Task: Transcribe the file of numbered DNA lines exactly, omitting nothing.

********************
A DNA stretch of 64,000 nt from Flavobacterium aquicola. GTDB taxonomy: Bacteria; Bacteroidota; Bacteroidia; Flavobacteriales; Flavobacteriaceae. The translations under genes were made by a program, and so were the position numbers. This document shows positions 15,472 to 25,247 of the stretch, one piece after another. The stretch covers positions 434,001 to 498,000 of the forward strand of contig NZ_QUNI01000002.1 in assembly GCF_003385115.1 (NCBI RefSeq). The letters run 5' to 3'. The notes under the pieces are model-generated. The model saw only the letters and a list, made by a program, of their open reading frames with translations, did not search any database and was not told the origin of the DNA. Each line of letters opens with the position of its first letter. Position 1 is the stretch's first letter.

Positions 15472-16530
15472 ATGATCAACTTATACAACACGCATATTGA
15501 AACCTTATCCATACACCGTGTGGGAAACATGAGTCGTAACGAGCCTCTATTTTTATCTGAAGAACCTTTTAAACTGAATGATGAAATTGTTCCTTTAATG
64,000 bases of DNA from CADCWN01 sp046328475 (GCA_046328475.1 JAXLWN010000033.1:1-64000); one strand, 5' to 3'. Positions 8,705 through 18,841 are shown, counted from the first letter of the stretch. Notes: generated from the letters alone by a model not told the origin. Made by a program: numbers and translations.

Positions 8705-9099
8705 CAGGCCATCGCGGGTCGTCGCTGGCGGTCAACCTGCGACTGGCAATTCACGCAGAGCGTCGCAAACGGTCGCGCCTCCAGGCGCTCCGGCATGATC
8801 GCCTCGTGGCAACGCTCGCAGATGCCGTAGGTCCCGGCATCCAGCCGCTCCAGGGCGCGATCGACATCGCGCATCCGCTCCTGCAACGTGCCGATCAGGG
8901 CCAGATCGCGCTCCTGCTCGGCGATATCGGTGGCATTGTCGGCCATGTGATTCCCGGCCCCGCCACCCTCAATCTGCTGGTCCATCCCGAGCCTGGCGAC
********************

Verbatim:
A DNA stretch of 64,000 nt from Flavobacterium aquicola. GTDB taxonomy: Bacteria; Bacteroidota; Bacteroidia; Flavobacteriales; Flavobacteriaceae. The translations under genes were made by a program, and so were the position numbers. This document shows positions 15,472 to 25,247 of the stretch, one piece after another. The stretch covers positions 434,001 to 498,000 of the forward strand of contig NZ_QUNI01000002.1 in assembly GCF_003385115.1 (NCBI RefSeq). The letters run 5' to 3'. The notes under the pieces are model-generated. The model saw only the letters and a list, made by a program, of their open reading frames with translations, did not search any database and was not told the origin of the DNA. Each line of letters opens with the position of its first letter. Position 1 is the stretch's first letter.

Positions 15472-16530
15472 ATGATCAACTTATACAACACGCATATTGA
15501 AACCTTATCCATACACCGTGTGGGAAACATGAGTCGTAACGAGCCTCTATTTTTATCTGAAGAACCTTTTAAACTGAATGATGAAATTGTTCCTTTAATG
64,000 bases of DNA from CADCWN01 sp046328475 (GCA_046328475.1 JAXLWN010000033.1:1-64000); one strand, 5' to 3'. Positions 8,705 through 18,841 are shown, counted from the first letter of the stretch. Notes: generated from the letters alone by a model not told the origin. Made by a program: numbers and translations.

Positions 8705-9099
8705 CAGGCCATCGCGGGTCGTCGCTGGCGGTCAACCTGCGACTGGCAATTCACGCAGAGCGTCGCAAACGGTCGCGCCTCCAGGCGCTCCGGCATGATC
8801 GCCTCGTGGCAACGCTCGCAGATGCCGTAGGTCCCGGCATCCAGCCGCTCCAGGGCGCGATCGACATCGCGCATCCGCTCCTGCAACGTGCCGATCAGGG
8901 CCAGATCGCGCTCCTGCTCGGCGATATCGGTGGCATTGTCGGCCATGTGATTCCCGGCCCCGCCACCCTCAATCTGCTGGTCCATCCCGAGCCTGGCGAC